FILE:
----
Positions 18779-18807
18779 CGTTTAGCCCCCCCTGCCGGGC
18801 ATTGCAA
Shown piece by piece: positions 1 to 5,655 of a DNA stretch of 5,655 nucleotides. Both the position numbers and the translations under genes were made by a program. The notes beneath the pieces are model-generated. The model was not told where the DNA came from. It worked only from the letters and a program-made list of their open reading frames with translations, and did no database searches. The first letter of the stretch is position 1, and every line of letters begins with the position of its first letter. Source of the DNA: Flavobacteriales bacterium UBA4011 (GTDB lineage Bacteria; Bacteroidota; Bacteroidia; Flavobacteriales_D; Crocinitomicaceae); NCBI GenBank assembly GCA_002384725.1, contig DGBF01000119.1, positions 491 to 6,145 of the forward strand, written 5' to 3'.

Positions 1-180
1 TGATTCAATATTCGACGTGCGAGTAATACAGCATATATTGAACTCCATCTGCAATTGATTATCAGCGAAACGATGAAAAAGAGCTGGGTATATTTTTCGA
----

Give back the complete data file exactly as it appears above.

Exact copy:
Positions 18779-18807
18779 CGTTTAGCCCCCCCTGCCGGGC
18801 ATTGCAA
Shown piece by piece: positions 1 to 5,655 of a DNA stretch of 5,655 nucleotides. Both the position numbers and the translations under genes were made by a program. The notes beneath the pieces are model-generated. The model was not told where the DNA came from. It worked only from the letters and a program-made list of their open reading frames with translations, and did no database searches. The first letter of the stretch is position 1, and every line of letters begins with the position of its first letter. Source of the DNA: Flavobacteriales bacterium UBA4011 (GTDB lineage Bacteria; Bacteroidota; Bacteroidia; Flavobacteriales_D; Crocinitomicaceae); NCBI GenBank assembly GCA_002384725.1, contig DGBF01000119.1, positions 491 to 6,145 of the forward strand, written 5' to 3'.

Positions 1-180
1 TGATTCAATATTCGACGTGCGAGTAATACAGCATATATTGAACTCCATCTGCAATTGATTATCAGCGAAACGATGAAAAAGAGCTGGGTATATTTTTCGA